decided: January 15, 1969.
Appeal from order of Superior Court, Oct. T., 1967, No. 813, affirming order of Court of Common Pleas No. 4 of Philadelphia County, June T., 1966, No. 2094, in case of Henry Robinson v. Y.W.C.A. et al.
Edward I. Weisberg, with him Alan K. Silberstein and David N. Feldman, for appellant.
Frederick W. Anton, III, for appellee.
Bell, C. J., Jones, Cohen, Eagen, O'Brien and Roberts, JJ. Opinion by Mr. Justice Jones.
[ 433 Pa. Page 213]
This appeal presents a very narrow issue: the validity of an order of the Superior Court quashing an appeal by a claimant in a workmen's compensation case.
This is a workmen's compensation case in which Henry Robinson (claimant), an employee of the Y.W.C.A. (employer), located on Allegheny Avenue, Philadelphia, alleged that, while on his way to report to work, he fell on an icy sidewalk in front of the Y.W.C.A. and was injured. The employer filed an answer to Robinson's petition denying that Robinson was in the course of his employment at the time he was injured. After a hearing before the referee, the referee entered an award for claimant finding that claimant had fallen on the "premises" of his employer. The Workmen's Compensation Board (the Board) reversed the referee and found that the accident "did not occur on the premises owned or under the control of the [Y.W.C.A.]."
Claimant then appealed to the Court of Common Pleas No. 5 of Philadelphia County and filed the required exceptions to the Board's order within the statutory period. Judge Joseph Sloane of that Court remanded the matter to the Workmen's Compensation
[ 433 Pa. Page 214]
authorities, holding: "The record does not support substituted Finding of Fact No. 7 made by the Workmen's Compensation Board. The record is bare of any showing whether Y.W.C.A. owned, leased or controlled that portion of the paved area abutting the Y.W.C.A. Building on which claimant fell. This case is remanded to the Board to take further testimony and make appropriate Findings of Fact and Conclusions of Law on whether or not claimant was on the premises owned, leased or controlled by Y.W.C.A." The employer then took an appeal to the Superior Court from Judge Sloane's remand order but this appeal was quashed.*fn1 At the time of this appeal Judge Sloane wrote an additional opinion (under Rule 46 of the Superior Court) in which, elaborating on his order to remand, he stated, inter alia: "We did not affirm an award; we did not deny an award; we did not modify an award; we made no definitive order; we did not conclude the litigation."
Pursuant to Judge Sloane's order, the Board set aside its Finding of Fact No. 7 and remanded the case to the referee to take further testimony. After further hearing, the referee again made an award to claimant finding that the accident occurred on the premises of the employer. The Board again reversed the referee, finding that the accident did not occur on the employer's premises.
Claimant appealed from the Board's order to the Court of Common Pleas of Philadelphia County but, inadvertently, the case was docketed under a different term and case number from that under which claimant's first appeal had been docketed. Claimant did not file exceptions to the Board's findings until almost five months subsequent to the date of the second appeal.*fn2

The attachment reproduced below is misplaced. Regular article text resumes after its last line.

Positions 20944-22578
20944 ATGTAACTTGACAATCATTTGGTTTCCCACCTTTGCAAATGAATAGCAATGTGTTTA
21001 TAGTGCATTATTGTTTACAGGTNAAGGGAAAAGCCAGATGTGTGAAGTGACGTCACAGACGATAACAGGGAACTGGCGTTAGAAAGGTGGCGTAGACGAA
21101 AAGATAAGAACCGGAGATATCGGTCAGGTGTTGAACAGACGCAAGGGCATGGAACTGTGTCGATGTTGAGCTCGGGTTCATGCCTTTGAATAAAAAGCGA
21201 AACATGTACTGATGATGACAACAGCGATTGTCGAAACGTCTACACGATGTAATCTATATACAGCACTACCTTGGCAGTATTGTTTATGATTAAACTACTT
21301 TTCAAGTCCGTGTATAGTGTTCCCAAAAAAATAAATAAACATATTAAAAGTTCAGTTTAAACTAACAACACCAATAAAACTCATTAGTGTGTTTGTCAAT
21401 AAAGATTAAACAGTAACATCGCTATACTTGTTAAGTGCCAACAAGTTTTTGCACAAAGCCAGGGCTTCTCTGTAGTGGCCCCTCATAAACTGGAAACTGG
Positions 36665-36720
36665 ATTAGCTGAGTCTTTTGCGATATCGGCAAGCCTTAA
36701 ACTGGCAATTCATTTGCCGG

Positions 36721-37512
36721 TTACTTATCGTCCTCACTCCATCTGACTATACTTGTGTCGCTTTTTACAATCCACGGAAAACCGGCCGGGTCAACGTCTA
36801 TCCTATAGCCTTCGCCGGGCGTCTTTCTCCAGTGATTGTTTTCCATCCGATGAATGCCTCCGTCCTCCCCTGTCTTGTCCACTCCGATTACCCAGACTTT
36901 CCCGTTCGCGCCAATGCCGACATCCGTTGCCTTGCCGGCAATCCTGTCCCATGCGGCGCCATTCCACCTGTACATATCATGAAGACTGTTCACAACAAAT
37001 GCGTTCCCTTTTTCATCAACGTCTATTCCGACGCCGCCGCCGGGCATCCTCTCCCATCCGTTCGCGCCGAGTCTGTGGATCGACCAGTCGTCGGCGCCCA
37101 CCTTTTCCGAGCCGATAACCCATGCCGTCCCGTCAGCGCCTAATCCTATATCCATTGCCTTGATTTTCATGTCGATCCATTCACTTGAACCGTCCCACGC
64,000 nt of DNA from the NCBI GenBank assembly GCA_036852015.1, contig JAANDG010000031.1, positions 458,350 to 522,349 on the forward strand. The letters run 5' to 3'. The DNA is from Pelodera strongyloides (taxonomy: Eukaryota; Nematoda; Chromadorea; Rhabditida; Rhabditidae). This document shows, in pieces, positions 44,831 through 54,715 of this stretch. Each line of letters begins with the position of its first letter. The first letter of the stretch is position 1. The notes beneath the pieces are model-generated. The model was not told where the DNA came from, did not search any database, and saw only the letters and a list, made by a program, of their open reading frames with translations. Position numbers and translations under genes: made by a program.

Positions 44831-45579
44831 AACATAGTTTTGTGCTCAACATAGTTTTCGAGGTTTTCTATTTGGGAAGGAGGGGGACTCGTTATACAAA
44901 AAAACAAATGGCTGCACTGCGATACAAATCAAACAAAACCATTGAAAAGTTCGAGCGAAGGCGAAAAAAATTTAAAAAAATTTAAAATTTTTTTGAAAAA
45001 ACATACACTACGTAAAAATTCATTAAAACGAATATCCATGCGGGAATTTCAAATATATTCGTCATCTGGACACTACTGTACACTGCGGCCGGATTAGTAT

[ 433 Pa. Page 215]
In the Court of Common Pleas the employer moved to quash claimant's appeal because he had not filed timely exceptions to the Board's order. The Court of Common Pleas, although affirming the Board's order as to the merits and denying benefits to claimant, refused to quash the appeal.
Both claimant and the employer appealed to the Superior Court, the former from the court's order denying compensation and the latter from the court's order refusing to quash.
The principal question before the Superior Court was whether claimant's appeal was quashable, i.e., whether claimant was required to file a new appeal from the Board's second order or whether the Board's second order automatically came up for review as a "pending" action. More specifically, the question is whether the claimant on appeal to the Court of Common Pleas should have proceeded under the first or second subsection of § 427 of the Workmen's Compensation Act, Act of June 2, 1915, P. L. 736, § 427, as amended, 77 P.S. § 874.
Section 427 provides as follows: "Any court before whom an appeal is pending from any action of the board may remit the record to the board for more specific findings of fact, if the findings of the board or referee are not, in its opinion, sufficient to enable it to decide the question of law raised by the appeal.
"If such court shall sustain the appellant's exceptions to a finding or findings of fact and reverse the action of the board founded thereon, the court shall remit the record to the board for further hearing and
[ 433 Pa. Page 216]
determination, in which the procedure shall be the same as that hereinbefore provided in this article in the case of a petition presented to the board, except that the testimony taken in the original proceedings shall be considered as though taken in such further hearing." (77 P.S. §§ 877, 879)